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Hand Fed Coal Stove: Chubby Junior, Efel Nestor Martin, Frankenstove
Coal Size/Type: nut and stove anthracite
Other Heating: wood and a little LP
Location: Land of 11,842 lakes, not 10,000

Post Tue. Jul. 22, 2014 12:38 am

The 36" requirement is to combustable materials on walls. this is cut in half to 18", legally, by the use of any type of heat shield between the wall and the stove. It doesnt really matter if the heat shield is boughten or if you stick an old piece of roofing tin or cement board between the two. Space at least 1" from the wall. if the wall is brick or not combustable you can have the stove as close as you want. Single stove pipe needs 18" between it and combustables and again you can cut that in half with shields.

You don't need a floor protector/pad to stick out 36" in all directions. That was silly of him to say. It is going to vary between stoves and I'll let the antique stove experts give you that distance. you do want the whole area under the stove and pipe to have protection.

Yes you want the pipe to slope upwards all the way until it goes straight up. Your existing chimney may work for that if your new stove's pipe exits the stove near the bottom. the more it slopes the better but even a little slope would probably work. But if you put in a thimble it may be better too.

Dont let whoever inspects it all to complicate your install too much. Especially if they mention a liner as has been said.
I'm just an old chunk of coal now Lord but I'm gonna be a diamond some day - Billy Joe Shaver

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UncleDoDat
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Posts: 217
Joined: Sat. Jun. 21, 2014 11:40 am
Hand Fed Coal Stove: King-O-Heat
Baseburners & Antiques: Herald #6
Coal Size/Type: Nut & Stove Size
Other Heating: Natural Gas
Location: Dover De

Post Tue. Jul. 22, 2014 2:38 am

O.K. Guys as you can see I have been thrown through a loop and I'm in desperate need of clarification. I need to know what else will I need to do to have Mr Herald installed properly and as close to the mantel as possible. So I was told in an earlier post that my wooden mantel would have to be replaced if I want to put Mr. Herald closer to the fireplace opening. O.K. so I'm researching the cheapest, yet safest option for replacing the wood mantel. I've come up with stone or ceramic. Ceramic being the cheapest. Is ceramic fireplace mantel practical for this or should I stick to stone. Or can someone recommend something cost effective, but safe.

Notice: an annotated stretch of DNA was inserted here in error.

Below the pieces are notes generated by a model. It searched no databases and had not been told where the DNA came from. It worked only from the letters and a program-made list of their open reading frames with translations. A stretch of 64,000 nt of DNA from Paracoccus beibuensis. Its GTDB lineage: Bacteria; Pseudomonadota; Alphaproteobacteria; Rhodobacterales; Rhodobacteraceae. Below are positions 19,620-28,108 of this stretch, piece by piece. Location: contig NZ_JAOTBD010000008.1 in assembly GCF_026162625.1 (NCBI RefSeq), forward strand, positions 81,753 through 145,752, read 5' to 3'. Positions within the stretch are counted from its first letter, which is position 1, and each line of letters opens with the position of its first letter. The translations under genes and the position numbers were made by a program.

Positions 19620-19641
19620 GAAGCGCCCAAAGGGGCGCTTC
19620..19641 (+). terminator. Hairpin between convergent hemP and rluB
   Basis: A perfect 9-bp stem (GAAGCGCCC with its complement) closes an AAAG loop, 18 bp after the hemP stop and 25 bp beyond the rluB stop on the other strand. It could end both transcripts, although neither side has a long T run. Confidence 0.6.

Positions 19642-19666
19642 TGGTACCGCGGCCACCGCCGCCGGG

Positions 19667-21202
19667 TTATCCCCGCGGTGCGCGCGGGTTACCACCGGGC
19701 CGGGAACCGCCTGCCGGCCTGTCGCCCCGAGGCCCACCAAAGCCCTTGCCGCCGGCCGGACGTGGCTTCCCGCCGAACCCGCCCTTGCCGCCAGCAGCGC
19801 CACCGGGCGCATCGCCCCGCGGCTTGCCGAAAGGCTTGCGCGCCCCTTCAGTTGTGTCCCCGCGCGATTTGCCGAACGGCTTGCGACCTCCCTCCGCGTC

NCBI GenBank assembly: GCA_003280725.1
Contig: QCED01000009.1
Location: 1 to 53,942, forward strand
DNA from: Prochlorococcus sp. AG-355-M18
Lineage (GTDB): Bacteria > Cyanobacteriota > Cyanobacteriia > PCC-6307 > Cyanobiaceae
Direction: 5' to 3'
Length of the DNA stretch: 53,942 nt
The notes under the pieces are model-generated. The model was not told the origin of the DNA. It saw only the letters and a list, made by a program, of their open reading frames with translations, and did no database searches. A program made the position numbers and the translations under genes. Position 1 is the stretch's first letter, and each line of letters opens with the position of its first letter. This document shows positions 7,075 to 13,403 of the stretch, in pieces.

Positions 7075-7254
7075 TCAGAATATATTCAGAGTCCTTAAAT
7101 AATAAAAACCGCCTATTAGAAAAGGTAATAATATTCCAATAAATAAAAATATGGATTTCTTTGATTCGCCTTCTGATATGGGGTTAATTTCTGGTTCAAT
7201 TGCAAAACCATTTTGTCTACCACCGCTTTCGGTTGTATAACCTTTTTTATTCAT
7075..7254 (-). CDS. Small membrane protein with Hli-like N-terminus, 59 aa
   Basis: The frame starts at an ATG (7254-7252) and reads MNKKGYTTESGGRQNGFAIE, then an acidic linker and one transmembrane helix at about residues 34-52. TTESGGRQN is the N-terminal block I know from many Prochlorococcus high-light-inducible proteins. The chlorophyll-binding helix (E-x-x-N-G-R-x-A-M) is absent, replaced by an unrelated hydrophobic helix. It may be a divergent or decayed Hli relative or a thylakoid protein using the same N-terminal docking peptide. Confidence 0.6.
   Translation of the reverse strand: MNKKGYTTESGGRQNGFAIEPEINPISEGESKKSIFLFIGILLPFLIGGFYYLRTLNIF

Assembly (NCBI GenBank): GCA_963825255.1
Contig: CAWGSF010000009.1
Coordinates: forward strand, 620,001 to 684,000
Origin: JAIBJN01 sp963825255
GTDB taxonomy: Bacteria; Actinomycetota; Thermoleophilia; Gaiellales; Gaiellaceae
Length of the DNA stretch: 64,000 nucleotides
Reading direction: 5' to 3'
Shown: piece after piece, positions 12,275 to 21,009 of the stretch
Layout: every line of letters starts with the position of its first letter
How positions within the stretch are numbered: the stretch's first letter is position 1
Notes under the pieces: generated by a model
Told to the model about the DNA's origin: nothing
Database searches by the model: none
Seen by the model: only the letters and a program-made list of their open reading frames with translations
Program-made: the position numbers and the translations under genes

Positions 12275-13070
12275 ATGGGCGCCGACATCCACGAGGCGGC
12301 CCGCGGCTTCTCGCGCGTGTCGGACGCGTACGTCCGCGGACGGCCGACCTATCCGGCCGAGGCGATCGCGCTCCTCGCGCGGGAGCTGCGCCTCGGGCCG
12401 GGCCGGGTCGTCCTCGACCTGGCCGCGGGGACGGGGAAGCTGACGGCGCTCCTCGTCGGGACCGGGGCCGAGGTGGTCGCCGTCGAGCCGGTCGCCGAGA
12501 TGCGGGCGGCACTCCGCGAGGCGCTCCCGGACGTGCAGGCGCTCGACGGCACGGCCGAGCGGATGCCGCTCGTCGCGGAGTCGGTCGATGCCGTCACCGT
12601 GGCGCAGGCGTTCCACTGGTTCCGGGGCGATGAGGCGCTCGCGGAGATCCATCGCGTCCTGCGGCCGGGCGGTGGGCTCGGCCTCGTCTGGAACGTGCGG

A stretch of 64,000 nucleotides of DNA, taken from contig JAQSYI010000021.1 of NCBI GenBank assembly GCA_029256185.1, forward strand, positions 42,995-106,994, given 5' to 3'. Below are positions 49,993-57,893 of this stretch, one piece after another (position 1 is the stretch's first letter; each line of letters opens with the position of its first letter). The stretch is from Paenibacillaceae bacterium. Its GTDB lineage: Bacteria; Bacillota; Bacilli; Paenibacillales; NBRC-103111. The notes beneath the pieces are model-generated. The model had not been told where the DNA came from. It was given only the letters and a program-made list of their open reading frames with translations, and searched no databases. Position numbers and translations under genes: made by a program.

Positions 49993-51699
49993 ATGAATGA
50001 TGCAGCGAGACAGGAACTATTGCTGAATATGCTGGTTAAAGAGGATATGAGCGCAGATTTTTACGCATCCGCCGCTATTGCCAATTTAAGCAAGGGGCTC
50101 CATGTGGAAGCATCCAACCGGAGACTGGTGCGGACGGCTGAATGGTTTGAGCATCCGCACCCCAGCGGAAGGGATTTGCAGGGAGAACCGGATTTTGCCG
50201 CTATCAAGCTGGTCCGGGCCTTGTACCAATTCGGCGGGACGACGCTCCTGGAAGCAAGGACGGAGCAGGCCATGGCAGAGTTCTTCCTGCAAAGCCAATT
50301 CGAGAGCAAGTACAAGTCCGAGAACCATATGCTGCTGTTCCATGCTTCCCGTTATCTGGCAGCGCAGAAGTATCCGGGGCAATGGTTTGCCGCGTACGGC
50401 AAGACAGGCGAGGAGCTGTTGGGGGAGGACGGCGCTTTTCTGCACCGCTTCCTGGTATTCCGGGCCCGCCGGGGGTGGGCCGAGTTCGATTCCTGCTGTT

Secondly, I'm thinking that if the mantel is not replaced with a non-combustible the 36' mark will over shoot the floor hearth. This is the 36' mark
20140722_022338.jpg
However, after measuring, even at 18 inches away Mr. Herald would over shoot the original floor hearth.
20140722_015855.jpg
Moreover, I'm thinking is it worth it to replace the mantel to gain 18in. Unless I am unclear about the clearance details of non-combustible mantels. Does zero clearance mean I could put Mr. Herald as close to a non combustible mantel. The floor hearth itself is only 21 1/2 inches
20140722_015225.jpg
So I assume that I'll be needing some type of hearth pad.

Lastly, the stainless steel liner? So I don't need one? Is this the case whether we go through the fireplace or through the thimble. If so how do I get out of the installation for it and why are they insisting that I need one? What all is needed? And whats not?

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plumb-r
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Location: Nottingham,Pa

Post Tue. Jul. 22, 2014 6:18 am

Sounds like your installer didn't know he could use shields to cut distance from combustibles. But he did have distance right .He has a business to protect and you have to remember he has a inspector and insurance company he has to deal with. You are getting a inspection on your install for insurance reasons aren't you? :shock:

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freetown fred
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Hand Fed Coal Stove: HITZER 50-93
Coal Size/Type: BLASCHAK Nut
Location: Freetown,NY 13803

Post Tue. Jul. 22, 2014 7:04 am

p-r, sorry to disagree but, the installer knew squat about nothing but making $$$ or he would of offered options as far as clearance or seemingly much of anything else.. I'm not one that pats people on the ass for being stupid or greedy. This man has a simple install that can be dealt with by a sweep PLUS info available on this FORUM concerning insurance issues--we've all been there. Just an old coal burning farmers thoughts.
"A people that values it's privileges above it's principals, soon loses both"--Dwight D Eisenhower

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northernmainecoal
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Stoker Coal Boiler: EFM 520
Hand Fed Coal Stove: Hitzer 30-95
Baseburners & Antiques: Herald Baseheater #6
Coal Size/Type: Rice/Nut/Stove
Location: Aroostook County, Maine

Post Tue. Jul. 22, 2014 7:18 am

UncleDoDat wrote:O.K. Guys as you can see I have been thrown through a loop and I'm in desperate need of clarification. I need to know what else will I need to do to have Mr Herald installed properly and as close to the mantel as possible. So I was told in an earlier post that my wooden mantel would have to be replaced if I want to put Mr. Herald closer to the fireplace opening. O.K. so I'm researching the cheapest, yet safest option for replacing the wood mantel. I've come up with stone or ceramic. Ceramic being the cheapest. Is ceramic fireplace mantel practical for this or should I stick to stone. Or can someone recommend something cost effective, but safe.